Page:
How ‘Pretty Privilege’ Can Open Doors in the Creative Economy

Everyone understands that privilege, whether it comes from race, sex, or sex, can affect a person’s ability to access opportunities. But one kind of privilege that can be difficult to talk about is pretty privilege. As the name suggests, beautiful privilege is when someone stands up for them being beautiful. On a basic level, it can mean that people give you everything, be nice to you, or just don’t put in a lot of effort because you’re physically attractive. Creator Eve Donnelly, known asevefingdonnelly on TikTok, summed it up pretty well in this video:


Reply to @mimieveofficial look up the halo effect babes💖 #prettyprivilege #fyp

♬ original sound – Eve

But favors can be more beneficial than those who treat you well. Studies show that that attractive people are more likely to be interviewed, hired, and more likely to receive a promotion. However, this can get fuzzy. What does physically attractive mean? At first glance, it might be easy to say that those who benefit from the privilege of being beautiful are often physically attractive by Western standards – fair-skinned, blonde, thin or muscular. But to parse that way can be reduced. It sets an American or European standard of beauty that, while pervasive, does not account for how privileged groups are. Having said that, we should think of perks as not only physical appearance, but also the ability to take advantage of your desired ability, which can vary depending on the audience. This means not only being attractive but also having the tools to market your appeal. For example, if you are outgoing or charismatic, along with your usual good looks, you can market your desires to an audience.

It is a privilege; It’s not just about being beautiful. While you usually don’t have to be pretty to have traits like extrasensory or charisma, the combination of the two allows you to go beyond the personal benefits of being beautiful to being able to take advantage of your looks. meaningful professional or financial benefit, which at a larger scale can have broader systemic implications, such as access to wealth and financial mobility.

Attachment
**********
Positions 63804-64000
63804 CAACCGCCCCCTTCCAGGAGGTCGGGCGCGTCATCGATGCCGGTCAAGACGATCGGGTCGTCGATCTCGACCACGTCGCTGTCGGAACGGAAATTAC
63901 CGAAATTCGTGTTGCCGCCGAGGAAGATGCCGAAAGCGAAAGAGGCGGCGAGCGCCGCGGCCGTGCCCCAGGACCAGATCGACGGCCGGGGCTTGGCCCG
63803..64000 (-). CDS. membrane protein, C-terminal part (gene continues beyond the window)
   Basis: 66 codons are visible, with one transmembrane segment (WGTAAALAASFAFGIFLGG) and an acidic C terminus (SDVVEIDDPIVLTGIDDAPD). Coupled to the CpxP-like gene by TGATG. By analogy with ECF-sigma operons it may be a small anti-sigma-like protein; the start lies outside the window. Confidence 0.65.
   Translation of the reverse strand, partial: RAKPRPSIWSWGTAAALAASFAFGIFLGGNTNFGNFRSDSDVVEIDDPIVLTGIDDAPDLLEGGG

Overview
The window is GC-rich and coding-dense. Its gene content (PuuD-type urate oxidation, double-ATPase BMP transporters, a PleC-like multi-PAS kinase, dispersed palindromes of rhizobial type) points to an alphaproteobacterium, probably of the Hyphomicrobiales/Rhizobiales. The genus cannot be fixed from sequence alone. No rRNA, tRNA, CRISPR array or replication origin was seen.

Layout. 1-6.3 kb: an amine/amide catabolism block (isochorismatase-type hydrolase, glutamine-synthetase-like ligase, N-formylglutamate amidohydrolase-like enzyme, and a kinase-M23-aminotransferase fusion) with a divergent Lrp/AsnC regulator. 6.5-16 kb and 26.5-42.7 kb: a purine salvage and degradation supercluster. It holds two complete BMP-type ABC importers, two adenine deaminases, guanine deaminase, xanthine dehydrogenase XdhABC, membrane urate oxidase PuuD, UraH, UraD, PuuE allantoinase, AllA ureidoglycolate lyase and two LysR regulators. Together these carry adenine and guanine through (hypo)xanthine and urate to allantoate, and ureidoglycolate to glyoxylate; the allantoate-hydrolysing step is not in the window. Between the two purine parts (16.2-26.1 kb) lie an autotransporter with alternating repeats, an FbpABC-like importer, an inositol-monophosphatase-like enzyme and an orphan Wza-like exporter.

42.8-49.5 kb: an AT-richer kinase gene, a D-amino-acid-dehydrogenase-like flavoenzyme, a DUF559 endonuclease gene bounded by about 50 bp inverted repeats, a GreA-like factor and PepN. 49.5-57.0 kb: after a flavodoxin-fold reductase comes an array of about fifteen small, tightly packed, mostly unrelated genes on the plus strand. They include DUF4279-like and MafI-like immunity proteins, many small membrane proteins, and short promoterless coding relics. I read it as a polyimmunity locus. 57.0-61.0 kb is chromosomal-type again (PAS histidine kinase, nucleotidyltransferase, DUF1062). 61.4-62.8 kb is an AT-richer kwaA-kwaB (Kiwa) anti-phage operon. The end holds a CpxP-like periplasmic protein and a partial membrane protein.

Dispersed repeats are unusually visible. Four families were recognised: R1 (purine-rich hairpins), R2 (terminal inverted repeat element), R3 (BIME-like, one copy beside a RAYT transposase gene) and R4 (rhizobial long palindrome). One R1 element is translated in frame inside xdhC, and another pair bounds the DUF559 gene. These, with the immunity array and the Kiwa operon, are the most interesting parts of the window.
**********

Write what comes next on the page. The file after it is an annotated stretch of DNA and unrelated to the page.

What happens when your career success depends on how many people you can see, engage with, and follow your content? If you asked most people if perks boost social media influencers and content creators, the answer would clearly seem to be yes. These are the people who make a living by being appreciated. So it only makes sense that a content creator whose development is focused on people looking at them and liking what they see would benefit if they looked good.

However, while it’s a very visual medium, what someone looks like isn’t necessarily related to their content. The internet is a source of knowledge and education, comedy and community and much more. This means that, in theory, you should be able to have a successful career on the Internet if you can meaningfully tap into any of those niches.

There are definitely creative people who just don’t seem to take advantage of their looks. Take, for example, the Green brothers, Hank and John. Although they have since branched out with various endeavors, the foundation the Green brothers created is rooted in the internet. They deliver good, educational, and engaging content, and audiences have rewarded them by supporting them for years, providing them with a launching pad to expand their careers.

But for some creators, even if their content doesn’t have much to do with their appearance, it still seems to play a role in their online personality. Ben Awad, a 24-year-old software engineer who creates coding videos on TikTok, has built some of his success on extremely hot. It’s the more practical application of pretty privilege. Usually, it’s not a glamor model receiving the privilege (although it is). The pretty good perk is that you get the lure of the internet.

Gabrielle Smith, a digital author who provides educational content about monogamy, mainly on Instagram, told Daily Dot that being beautiful has always been a tool she uses in her life. Growing up on a lower income, she says her mother taught her to use her looks to her advantage. Instead of taking the regular waitress job, she’ll be a bottle girl. While these jobs pay more, they also force her to constantly think about her looks in order to make money (Smith says her job has a rule that she must maintain body weight within 7% of when she was hired). As Smith turned to writing and creating content online, she became aware that her physical appearance was opening doors that some of her peers couldn’t reach.

Part of Smith’s social media strategy involves posting her face alongside her content. So while her Instagram network includes valuable information on how to communicate with multiple partners and how to navigate polyamory in an ethical way, it also includes selfies and photos of herself. , this is on purpose. And that strategy paid off. In April 2021, the popular Facebook Watch show Red silver table released a volume on polyamory, featuring Gabrielle Smith. Smith says this opportunity came fairly early in her career, especially compared to other non-monogamous educators.